Bait 3D is set to take audiences where few shark attack movies ever go: the supermarket. This little Australian film takes place as a freak tsunami hits the coast, flooding everything, including a supermarket that houses your typical cross-section of characters. But while the characters think that their biggest problem is finding a way out of the rubble and avoiding power lines that have fallen dangerously close to the water, they realize they have something else to contend with: sharks. The floods swept in a couple Great White sharks, and they are not happy.
We spoke with star Sharni Vinson about working with sharks, life imitating art, and spending months atop grocery shelves.
What drew you to Bait 3D?
At first it was because I was told it was an Australian project. I’ve never done an Australian film before, so I was definitely looking at reconnecting with my nation and spending some time there. I’ve been in Los Angeles for four years now, and all my family is back in Australia, so I am always looking for a reason to get back there.
The script by Russell Mulcahy is out there. I don’t know how he created what he created when he wrote this, but it was so entertaining to read, so I knew it would be a lot of fun to shoot. I’m always looking for projects that will show me a really great time. If you can enjoy your job, that’s a bonus. I knew this was going to be a lot of fun because I knew a couple of the other cast members. I love these people, and I knew that sitting on a shelf with these people for three months was going to be a ball.
Shark movies, especially nowadays, tend to be hokey B-movies. Were you worried that this film would end up being hokier than you thought?
It’s hard to tell what way they were going to go with it. Reading it, it could have been shot completely tongue-in-cheek. I knew that, as an actress, all I need to do is take it seriously. If it happened, and I was stuck in a flooded supermarket, with electrical wires all over, the chance of electrocution, flooding, suffocating, freezing to death... I’d be scared out of my mind! I would have to take it pretty seriously. It actually ended up happening for real. We had horrendous flooding and bull sharks started washing ashore.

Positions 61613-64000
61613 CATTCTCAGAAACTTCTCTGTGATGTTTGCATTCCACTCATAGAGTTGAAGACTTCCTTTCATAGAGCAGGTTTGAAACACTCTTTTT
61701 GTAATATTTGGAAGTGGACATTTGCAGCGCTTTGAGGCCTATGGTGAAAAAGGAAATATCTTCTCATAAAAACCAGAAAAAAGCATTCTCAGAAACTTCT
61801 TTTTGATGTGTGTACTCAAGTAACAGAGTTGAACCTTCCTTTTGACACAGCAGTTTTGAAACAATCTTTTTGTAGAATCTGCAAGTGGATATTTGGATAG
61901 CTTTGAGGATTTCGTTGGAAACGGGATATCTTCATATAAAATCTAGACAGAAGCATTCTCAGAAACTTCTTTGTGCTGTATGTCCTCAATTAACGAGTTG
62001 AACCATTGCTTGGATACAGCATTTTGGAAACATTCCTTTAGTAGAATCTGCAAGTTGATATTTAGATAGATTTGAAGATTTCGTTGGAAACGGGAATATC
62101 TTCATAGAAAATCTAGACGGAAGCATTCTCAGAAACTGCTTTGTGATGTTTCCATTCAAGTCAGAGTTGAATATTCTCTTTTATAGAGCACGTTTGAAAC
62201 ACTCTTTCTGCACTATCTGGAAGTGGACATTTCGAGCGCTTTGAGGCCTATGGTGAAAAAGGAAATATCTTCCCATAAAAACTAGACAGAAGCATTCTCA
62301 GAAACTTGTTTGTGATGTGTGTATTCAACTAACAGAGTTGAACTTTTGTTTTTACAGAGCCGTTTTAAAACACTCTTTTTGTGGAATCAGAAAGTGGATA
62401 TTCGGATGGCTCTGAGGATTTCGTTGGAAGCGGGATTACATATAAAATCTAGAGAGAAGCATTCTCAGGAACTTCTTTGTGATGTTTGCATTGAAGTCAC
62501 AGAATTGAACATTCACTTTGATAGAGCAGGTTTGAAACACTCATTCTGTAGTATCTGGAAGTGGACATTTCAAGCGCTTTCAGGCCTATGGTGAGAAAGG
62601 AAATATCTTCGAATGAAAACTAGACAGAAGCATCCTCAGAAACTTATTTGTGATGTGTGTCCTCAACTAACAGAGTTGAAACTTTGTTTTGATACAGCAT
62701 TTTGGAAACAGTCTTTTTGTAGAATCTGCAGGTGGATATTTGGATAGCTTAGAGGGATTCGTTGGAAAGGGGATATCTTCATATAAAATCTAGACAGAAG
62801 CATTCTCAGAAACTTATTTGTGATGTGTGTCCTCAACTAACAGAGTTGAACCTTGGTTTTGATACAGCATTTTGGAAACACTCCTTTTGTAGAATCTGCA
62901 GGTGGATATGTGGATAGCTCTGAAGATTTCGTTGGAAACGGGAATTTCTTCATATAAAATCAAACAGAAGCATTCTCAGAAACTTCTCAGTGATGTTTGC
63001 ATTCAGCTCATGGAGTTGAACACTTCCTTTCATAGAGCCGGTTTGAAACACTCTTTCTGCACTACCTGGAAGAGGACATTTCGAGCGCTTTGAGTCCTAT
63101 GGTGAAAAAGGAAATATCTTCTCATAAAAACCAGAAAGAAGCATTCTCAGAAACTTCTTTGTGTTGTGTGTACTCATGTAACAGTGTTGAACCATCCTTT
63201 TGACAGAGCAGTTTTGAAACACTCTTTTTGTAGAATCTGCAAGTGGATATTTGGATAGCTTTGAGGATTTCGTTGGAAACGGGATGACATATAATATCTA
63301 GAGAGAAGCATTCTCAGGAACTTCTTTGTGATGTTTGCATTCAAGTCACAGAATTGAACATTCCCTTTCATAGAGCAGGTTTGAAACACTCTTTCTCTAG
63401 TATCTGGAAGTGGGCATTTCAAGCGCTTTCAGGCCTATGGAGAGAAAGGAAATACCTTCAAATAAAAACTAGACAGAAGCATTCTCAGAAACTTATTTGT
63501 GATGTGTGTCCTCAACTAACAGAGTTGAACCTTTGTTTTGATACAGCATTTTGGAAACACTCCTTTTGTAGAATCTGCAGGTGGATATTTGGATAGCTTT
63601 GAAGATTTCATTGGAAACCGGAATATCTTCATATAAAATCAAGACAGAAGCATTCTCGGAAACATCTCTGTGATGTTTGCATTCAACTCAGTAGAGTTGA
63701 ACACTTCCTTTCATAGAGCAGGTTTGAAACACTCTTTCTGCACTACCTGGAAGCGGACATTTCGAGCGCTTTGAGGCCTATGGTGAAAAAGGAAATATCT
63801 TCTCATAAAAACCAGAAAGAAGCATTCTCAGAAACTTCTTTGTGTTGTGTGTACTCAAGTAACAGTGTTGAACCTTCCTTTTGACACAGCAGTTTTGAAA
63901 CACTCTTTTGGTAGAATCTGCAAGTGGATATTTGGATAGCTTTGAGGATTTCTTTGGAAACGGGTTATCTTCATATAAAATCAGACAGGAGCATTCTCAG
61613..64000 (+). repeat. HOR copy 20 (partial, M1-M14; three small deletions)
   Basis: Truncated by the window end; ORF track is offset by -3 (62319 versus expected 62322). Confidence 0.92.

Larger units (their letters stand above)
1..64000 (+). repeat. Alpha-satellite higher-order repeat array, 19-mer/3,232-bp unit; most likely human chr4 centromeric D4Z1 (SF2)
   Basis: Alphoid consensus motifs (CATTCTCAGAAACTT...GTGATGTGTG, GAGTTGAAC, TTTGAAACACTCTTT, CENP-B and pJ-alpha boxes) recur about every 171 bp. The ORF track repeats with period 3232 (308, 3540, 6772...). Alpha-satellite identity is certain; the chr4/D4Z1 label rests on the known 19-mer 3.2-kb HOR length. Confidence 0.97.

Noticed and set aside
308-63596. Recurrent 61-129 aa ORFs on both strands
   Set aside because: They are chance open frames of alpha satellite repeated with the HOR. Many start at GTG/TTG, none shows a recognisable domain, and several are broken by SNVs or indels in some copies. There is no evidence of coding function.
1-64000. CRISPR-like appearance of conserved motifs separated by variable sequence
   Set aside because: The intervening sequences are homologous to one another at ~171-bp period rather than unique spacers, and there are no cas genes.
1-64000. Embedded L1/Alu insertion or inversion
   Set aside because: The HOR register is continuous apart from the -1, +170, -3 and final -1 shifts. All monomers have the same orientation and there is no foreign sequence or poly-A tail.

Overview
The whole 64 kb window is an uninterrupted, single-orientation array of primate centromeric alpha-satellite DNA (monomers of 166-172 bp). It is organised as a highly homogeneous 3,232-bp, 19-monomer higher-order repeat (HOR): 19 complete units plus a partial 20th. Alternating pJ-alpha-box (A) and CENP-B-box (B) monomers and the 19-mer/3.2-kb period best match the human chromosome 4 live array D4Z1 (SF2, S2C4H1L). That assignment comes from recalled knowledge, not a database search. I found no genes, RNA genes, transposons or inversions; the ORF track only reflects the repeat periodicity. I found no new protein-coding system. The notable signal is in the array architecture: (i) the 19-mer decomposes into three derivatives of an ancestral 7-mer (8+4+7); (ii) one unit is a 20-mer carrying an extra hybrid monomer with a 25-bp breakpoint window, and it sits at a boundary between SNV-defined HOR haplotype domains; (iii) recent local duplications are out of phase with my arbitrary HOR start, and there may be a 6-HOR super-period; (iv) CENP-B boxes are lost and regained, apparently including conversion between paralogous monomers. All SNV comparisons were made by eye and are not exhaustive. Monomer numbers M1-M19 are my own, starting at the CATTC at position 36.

For real. While we were shooting, Queensland went through these awful storms. We had these floods that came in, and on the front page of the paper, there is a woman standing on her front porch, and the streets are flooded up to her ankles, and there is a bull shark fin in the foreground, going past her in the street. So then you start realizing that this ridiculous storyline that we all laughed at, that we thought could never happen, it actually did happen. Ultimately, it is a light, fun, entertaining movie.
Did those floods happen while you were shooting, or was it something that was more like an inspiration for the film?
It actually happened while we were shooting, which is what was so bizarre. Queensland is known as the Sunshine Coast - it never rains. For the three months I was there, it rained every day except for, I think, five days.
Did you do all your own stunts?
Absolutely. No one in this movie had a stunt double. I think a [stunt person] rode a jet ski in one scene for legal purposes, but other than that, no one had stunt doubles. There was no need, really. Falling off the shelf was really about as bad as it got. They asked if we were okay with the tsunami stunts, and we all opted to do it. I love action, so I am always the first to put my hand up when it comes to doing my own stunts. We had these amazing huge, huge tanks of water that were like drop tanks. They would open and all this water would just gush out. It was pretty fun because it was just such a rush of water!
Did you have a practical shark or was it all CG?
We worked with three animatronic sharks that were made specifically for this film. We had one that was a full-body, 12-foot shark, then we had a half-body shark, which was just the front half, that was used for ramming. Then we had just the head for close-ups. They really researched sharks, and how their bodies react when attacking. Like when sharks attack, their eyes roll back in their head, so we had that degree of control.
Did you guys have any of those Jaws-like moments where they shark didn’t work?
Like anything built to this degree, you’re going to have technical difficulties. Before we began shooting, when we were in rehearsals, I was there the first time the shark was lowered into the tank. This was when the water was brand new and clear - cause after three months of shooting, it gets murky. I watched it swim for the first time, and it was amazing. The producers and the guys who built it were all waiting with baited breath. There was so much relief when they got it in and watched it swim... it was just so perfect. There were a few days we came in where we were told the shark wasn’t working. No explanation; don’t know why. The computer was down, or it’s just having a grumpy day.